Rural areas may have beautiful, inexpensive farmhouses on large plots of land, but they do not have a large influx of people trying to buy houses.
I could hear a scratching sound as I moved some of my things into my bedroom from the living room. Matthea nodded. “Yeah, there are squirrels that live in the storage closets.” She gestured to two small doors facing each other on opposite sides of the living room. “Just don’t ever open those doors because then they’ll run out.” I nodded. It was my first apartment and I didn’t know anything about squirrels yet.
But soon after my mom moved in with her roommates, she told me that she wasn’t comfortable. The roommates were very neat and nit-picky about household chores. They lectured her about the spots they found on their bowls and plates. They told her they had a history of being overbearing with roommates. After that, my mom started hiding in her bedroom, trying to avoid them at all costs. She told me on the phone that she was planning to move out. I was a little worried, but it never occurred to me that she might be in over her head.
After the completion of my 500 hours of yoga teacher training, I was entitled to sub at the yoga studio for $25 a class, minus taxes. Most of the classes were early in the morning and late at night, so I sprinted across town from dawn to dark. I stalked pregnant yoga teachers, waiting for them to go on maternity leave.
In August 2011 I’d just finished a year of wobbly misery in beautiful South Korea—teaching English—and by the end of it I had several thousand dollars and nothing else. I’d gone to Korea to travel and instead found myself in a swirling pool of depression, unable to connect with most of the excited ex-pats I spoke to, and unwilling to do the work to bridge the gap between myself and Koreans. This slow melt of melancholy meant that I rarely went out of my way to spend money on things, which allowed me to save more money than I knew what to do with. By the end I needed a break, so I took those thousands and went away to bum around in Southeast Asia.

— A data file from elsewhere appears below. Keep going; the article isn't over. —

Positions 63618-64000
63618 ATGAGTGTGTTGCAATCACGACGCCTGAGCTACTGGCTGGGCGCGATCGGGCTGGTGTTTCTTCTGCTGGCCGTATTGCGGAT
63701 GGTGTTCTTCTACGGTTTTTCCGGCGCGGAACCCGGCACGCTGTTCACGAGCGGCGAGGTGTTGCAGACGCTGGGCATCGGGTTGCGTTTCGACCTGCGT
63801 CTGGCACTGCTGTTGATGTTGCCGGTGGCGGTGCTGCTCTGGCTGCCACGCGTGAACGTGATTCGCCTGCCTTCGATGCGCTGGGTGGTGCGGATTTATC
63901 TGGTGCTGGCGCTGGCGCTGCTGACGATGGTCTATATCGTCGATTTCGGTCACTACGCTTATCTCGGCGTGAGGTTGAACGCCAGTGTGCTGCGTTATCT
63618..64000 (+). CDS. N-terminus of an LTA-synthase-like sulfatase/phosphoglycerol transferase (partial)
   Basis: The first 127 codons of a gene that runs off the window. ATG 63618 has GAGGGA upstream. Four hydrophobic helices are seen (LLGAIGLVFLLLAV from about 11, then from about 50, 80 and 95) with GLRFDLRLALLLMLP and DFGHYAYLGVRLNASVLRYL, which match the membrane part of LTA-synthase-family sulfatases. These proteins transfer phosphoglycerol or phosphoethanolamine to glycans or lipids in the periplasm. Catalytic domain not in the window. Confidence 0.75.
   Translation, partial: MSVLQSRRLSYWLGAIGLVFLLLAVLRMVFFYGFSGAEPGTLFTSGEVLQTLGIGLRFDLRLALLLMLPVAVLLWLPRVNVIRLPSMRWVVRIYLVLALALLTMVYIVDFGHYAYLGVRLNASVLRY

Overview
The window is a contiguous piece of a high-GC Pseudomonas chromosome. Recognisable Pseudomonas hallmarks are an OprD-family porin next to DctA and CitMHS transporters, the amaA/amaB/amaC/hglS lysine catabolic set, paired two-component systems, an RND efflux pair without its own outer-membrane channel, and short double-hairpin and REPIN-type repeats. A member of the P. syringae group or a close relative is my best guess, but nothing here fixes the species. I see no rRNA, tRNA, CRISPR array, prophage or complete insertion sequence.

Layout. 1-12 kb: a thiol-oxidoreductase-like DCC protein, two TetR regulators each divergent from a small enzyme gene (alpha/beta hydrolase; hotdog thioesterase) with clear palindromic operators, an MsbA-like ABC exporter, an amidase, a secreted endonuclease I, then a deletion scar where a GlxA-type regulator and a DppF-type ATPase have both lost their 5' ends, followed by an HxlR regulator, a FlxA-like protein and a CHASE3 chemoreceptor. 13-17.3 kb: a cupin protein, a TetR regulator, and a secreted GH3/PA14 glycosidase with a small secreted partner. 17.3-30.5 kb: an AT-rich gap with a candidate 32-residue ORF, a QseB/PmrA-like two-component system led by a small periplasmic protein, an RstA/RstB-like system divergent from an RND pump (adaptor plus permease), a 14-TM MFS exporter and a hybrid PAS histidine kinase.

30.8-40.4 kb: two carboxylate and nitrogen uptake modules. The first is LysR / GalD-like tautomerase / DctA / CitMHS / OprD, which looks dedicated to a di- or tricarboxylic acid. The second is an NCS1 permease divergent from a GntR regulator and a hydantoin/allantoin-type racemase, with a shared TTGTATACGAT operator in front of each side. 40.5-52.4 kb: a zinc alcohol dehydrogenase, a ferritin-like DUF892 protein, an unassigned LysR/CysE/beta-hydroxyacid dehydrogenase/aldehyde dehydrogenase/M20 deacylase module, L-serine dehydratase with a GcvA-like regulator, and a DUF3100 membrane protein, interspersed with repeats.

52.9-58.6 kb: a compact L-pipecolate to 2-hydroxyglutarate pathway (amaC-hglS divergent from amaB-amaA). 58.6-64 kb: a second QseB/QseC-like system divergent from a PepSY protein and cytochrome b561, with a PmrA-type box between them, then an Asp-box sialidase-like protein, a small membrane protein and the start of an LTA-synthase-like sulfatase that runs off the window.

Alison (not her real name) is a 27-year-old legal secretary who lives outside of Philadelphia.
Currently our income does match our needs, and we are able to make a bit of savings. It’s all complicated by the fact that both my husband and I are Canadian, and we are currently living in Budapest, Hungary and have been for approximately 4 years.
Of the steady accumulation of books in my apartment, I imagine nearly half were acquired at library book sales. This includes calorific comfort reads like the complete works of Flannery O’Connor, Wallace Stevens, Elizabeth Bishop, and Isaac Babel (these seasonal sales are lousy with collected volumes). While I purchase some books new, the rest are reaped—due to ongoing financial constraints—from cardboard boxes in library common rooms. (For the sake of self-aggrandizement, let’s call these books “rescues.”)
On a recent sleepless night around 3 a.m., I bought a bunch of mint-condition LIFE magazines from the spring on 1948 on Ebay. Reading about stuff that was going on in 1948 is good for my 2014-era anxieties, which are currently off the charts. When I consume a news magazine from 1948, I already know what’s going to happen in 1949 and 1950, and beyond; being a detached, omniscient observer feels weirdly reassuring. Also reassuring is the evidence that the world has always been a huge mess, and that maybe some things are improving (very, very slowly). Reading these old LIFE magazines feels so poignant because the writers and subjects within have no idea what lies ahead—they’re all struggling to make some sense of their time and place.